A recent Wall Street Journal article, entitled Coronavirus Pandemic Helps Speed More CIOs Toward Business Operations Accountability, observed:
“Large businesses are starting to hold their chief information officers accountable for the results of corporate-wide digital business operations, giving them much wider responsibility within the organization. . . Gartner, which last month released its annual list of top strategic predictions, said that by 2024, a quarter of the CIOs working in large, traditional enterprises will effectively become, as the research and advisory firm calls it, ‘COO by proxy.’”
The Adolescence of Business Technology Management
When I was in Business School, more than a few years ago, I remember reading any number of articles debating the relative prospects of becoming a CEO via different paths. At the time, Sales was probably the most common route, followed by Operations, Marketing, Legal and Engineering. IS, (Information Systems, as it was then known,) didn’t make the list.
Given my focus on integrating business management with technology and systems, I felt that this was short-sighted. It was clear to me then that information was the life blood of business and whoever managed, cared for and fed it could ultimately acquire a position of substantial responsibility. At the time, I didn’t see why an IS Director (since elevated to the lofty title of CIO) couldn’t capitalize on his or her unique perspective to ascend to the top of the pyramid.
Software as a Component of Value Delivery
Some years later, I returned to the school to attend one of its annual technology conferences. I was staggered by a presentation from one of the senior professors who spoke about a Defense Department-sponsored study of software development productivity and quality he had performed, which was prompted by some notable cost overruns and failures on important and expensive projects. His overall assessment of our capabilities was that we really weren’t too good at it—pretty shocking considering that he was from Stanford University and we were at Carnegie-Mellon University, two of the top three Computer Science departments in the country. One of the projects he’d audited as part of the study was the latest US fighter aircraft under development and here’s the striking statistic he mentioned: even accounting for all the exotic materials, cutting-edge fabrication and manufacturing processes and design innovations, 50% of the cost of such aircraft is software! His point was that, given the proportional value of software in the product, deficiencies in our productivity and lapses in quality, if left unaddressed, would have major consequences. I didn’t have the background to fully appreciate all of the nuances, but the need to understand the relative contributions and risks of each of the inputs and capabilities employed to create a product or other outcome of value has remained with me.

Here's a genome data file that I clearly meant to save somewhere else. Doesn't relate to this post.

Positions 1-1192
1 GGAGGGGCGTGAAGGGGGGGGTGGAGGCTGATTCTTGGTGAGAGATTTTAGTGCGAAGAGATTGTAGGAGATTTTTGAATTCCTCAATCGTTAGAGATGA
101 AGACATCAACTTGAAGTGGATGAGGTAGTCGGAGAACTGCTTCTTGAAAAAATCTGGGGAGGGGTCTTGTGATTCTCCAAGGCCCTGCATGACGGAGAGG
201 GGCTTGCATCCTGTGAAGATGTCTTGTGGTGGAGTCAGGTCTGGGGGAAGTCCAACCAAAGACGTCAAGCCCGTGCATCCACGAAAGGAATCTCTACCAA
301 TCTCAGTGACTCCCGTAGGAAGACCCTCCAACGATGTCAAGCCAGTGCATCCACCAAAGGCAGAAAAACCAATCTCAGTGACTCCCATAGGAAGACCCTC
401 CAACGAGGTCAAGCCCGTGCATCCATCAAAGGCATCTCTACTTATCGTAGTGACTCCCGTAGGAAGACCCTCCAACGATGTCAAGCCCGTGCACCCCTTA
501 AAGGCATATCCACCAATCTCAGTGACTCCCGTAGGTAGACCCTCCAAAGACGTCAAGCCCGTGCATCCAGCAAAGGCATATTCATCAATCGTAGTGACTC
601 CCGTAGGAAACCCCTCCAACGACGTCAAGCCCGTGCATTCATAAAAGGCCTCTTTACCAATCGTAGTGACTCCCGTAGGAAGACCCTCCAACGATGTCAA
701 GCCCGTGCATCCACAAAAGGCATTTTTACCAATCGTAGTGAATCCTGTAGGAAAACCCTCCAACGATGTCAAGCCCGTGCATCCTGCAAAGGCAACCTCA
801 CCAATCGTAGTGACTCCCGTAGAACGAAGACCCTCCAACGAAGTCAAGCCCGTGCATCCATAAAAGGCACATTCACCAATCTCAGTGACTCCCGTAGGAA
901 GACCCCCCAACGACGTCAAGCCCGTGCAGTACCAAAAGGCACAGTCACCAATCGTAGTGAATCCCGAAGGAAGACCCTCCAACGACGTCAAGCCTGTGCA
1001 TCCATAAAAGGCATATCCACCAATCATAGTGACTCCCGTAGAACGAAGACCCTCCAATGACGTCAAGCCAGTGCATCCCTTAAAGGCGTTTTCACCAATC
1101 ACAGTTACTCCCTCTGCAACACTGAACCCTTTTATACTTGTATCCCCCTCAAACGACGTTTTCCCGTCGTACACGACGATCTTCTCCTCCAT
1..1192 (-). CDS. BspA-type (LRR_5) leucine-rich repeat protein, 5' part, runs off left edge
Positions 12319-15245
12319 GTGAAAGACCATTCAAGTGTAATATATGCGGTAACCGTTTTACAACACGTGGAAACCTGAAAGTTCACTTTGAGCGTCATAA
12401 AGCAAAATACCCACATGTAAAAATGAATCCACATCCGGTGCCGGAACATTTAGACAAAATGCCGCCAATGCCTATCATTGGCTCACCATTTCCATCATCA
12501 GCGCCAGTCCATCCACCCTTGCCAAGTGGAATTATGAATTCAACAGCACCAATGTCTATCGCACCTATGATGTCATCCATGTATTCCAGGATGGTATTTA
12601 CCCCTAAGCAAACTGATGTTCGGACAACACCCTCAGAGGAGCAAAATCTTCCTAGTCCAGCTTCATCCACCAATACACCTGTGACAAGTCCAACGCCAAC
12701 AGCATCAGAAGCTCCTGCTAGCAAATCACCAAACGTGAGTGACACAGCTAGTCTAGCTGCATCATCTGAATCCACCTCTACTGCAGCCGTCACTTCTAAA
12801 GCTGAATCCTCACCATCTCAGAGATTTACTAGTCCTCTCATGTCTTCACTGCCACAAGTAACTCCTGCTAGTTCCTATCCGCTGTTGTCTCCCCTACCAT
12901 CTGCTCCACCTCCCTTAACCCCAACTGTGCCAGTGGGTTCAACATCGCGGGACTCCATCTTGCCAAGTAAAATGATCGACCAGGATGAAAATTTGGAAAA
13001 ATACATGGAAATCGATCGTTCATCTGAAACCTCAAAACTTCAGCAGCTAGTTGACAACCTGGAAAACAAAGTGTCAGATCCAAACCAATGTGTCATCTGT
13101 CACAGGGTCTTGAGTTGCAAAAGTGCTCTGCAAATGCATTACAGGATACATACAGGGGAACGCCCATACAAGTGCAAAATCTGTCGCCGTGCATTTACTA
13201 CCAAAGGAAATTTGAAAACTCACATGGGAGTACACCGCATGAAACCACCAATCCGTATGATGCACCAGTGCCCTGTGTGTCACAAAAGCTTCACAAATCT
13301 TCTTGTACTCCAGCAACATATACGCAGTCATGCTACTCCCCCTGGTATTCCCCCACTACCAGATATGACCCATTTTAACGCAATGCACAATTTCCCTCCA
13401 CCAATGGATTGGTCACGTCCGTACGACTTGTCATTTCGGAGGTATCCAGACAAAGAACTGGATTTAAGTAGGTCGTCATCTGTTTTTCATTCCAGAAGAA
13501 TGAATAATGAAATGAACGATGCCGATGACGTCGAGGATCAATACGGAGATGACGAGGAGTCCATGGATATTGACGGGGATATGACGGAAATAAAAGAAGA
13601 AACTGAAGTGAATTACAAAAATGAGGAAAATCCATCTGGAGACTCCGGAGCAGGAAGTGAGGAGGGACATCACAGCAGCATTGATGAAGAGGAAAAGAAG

Technology and its Application to Business Then and Now
At the outset of my Information Technology career (trust me, there weren’t pterodactyls flying around) IS costs were deemed acceptable if they were constrained to one or two percent of sales. Applications were designed mainly to mimic existing manual business processes, not to induce change in them. In many cases, forms used in manual process execution were replicated in application interfaces to limit or eliminate retraining expenses. Therefore, what we automated was what we were already doing, just faster and, perhaps, at greater volume. The IS Director’s job was focused on balancing project demands, managing operations, controlling costs and keeping the users from complaining to the senior executives about lapses in attention or service levels.
Subsequently, concepts like Decision Support Systems and Business Process Re-engineering appeared. IS was beginning to acquire some of the capabilities that we take for granted now, such as Big Data and Analytics, Machine Learning and Artificial Intelligence and Robotic Process Automation. It was also around this time that the idea of organizing the business to optimize the use and reusability of information gained momentum. The IS Director gained more opportunity to contribute to strategizing and direction setting. The goal at that time for him (and it was almost always a ‘him’ then) was ‘a seat at the table.’
Now, businesses resemble the fighter aircraft more than ever. The relative contribution of information technology to competitiveness has grown and the design of the enterprise is driven by optimizing the ability to exploit it. The relationship between hard and soft assets, including Intellectual Property, know-how and processes has been upended—the fewer physical assets and the smaller the dedicated work force, the more valuable the company may be versus its direct competitors. The role of the IS Director, now the CIO, is more closely tied to business results than it ever was before.